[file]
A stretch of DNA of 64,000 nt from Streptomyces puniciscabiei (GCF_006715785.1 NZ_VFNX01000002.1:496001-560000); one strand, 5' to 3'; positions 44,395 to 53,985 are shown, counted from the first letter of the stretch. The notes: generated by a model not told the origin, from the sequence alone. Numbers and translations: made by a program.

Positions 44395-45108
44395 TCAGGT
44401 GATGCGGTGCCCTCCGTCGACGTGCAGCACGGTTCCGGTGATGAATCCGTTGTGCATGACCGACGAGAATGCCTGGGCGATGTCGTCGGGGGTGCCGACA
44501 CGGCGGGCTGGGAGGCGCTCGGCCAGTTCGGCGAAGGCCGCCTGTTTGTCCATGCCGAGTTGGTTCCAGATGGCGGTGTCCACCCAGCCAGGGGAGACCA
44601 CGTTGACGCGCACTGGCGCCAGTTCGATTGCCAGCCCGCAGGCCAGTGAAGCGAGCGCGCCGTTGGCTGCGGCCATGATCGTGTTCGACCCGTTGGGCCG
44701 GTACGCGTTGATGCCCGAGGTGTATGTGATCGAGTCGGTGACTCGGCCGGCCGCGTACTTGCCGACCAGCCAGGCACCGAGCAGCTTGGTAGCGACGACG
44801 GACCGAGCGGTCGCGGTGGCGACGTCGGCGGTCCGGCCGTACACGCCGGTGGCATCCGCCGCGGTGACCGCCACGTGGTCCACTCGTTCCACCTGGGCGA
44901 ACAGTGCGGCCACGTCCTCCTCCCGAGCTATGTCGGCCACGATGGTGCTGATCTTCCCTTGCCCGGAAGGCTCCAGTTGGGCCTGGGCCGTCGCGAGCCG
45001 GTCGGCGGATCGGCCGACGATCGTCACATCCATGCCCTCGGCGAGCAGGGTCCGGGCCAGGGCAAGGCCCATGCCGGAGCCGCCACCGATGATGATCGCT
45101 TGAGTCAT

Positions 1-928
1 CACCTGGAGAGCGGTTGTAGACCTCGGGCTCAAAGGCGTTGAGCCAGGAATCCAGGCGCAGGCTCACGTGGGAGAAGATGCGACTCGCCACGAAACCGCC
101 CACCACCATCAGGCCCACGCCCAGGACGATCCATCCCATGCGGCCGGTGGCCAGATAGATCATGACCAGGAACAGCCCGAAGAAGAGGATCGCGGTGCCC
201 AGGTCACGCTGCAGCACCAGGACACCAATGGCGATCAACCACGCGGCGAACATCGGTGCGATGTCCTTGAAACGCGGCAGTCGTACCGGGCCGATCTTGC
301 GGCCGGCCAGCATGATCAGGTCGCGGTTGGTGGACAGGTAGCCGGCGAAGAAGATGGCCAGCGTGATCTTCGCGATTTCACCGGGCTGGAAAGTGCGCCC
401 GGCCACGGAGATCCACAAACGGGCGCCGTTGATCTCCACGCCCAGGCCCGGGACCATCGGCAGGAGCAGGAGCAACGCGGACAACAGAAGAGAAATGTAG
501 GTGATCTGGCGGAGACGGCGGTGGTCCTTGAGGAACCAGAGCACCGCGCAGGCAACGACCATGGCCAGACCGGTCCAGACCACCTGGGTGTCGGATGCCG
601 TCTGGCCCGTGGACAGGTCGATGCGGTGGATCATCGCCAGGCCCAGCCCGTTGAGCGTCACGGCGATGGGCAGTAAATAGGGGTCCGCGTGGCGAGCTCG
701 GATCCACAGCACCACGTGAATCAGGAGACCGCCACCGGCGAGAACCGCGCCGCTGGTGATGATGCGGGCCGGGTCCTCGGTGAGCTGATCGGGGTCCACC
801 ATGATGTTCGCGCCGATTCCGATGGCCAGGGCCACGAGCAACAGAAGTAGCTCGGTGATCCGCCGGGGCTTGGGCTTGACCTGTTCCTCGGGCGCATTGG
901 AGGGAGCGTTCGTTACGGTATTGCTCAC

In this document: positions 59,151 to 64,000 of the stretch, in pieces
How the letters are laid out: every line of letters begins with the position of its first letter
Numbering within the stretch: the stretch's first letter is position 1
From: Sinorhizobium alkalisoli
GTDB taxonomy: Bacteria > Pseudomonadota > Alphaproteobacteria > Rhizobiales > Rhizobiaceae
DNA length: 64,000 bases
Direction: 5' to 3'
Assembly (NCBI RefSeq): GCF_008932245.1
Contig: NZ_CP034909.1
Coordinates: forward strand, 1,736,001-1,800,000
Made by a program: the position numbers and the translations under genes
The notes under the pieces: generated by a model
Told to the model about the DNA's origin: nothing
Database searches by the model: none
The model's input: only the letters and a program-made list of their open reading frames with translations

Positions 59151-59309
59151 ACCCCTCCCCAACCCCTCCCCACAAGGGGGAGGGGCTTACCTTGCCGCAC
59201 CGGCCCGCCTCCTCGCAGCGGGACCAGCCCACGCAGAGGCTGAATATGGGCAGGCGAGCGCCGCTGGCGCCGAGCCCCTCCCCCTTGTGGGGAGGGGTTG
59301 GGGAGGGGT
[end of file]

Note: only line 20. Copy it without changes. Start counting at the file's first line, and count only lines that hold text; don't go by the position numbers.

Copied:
701 GATCCACAGCACCACGTGAATCAGGAGACCGCCACCGGCGAGAACCGCGCCGCTGGTGATGATGCGGGCCGGGTCCTCGGTGAGCTGATCGGGGTCCACC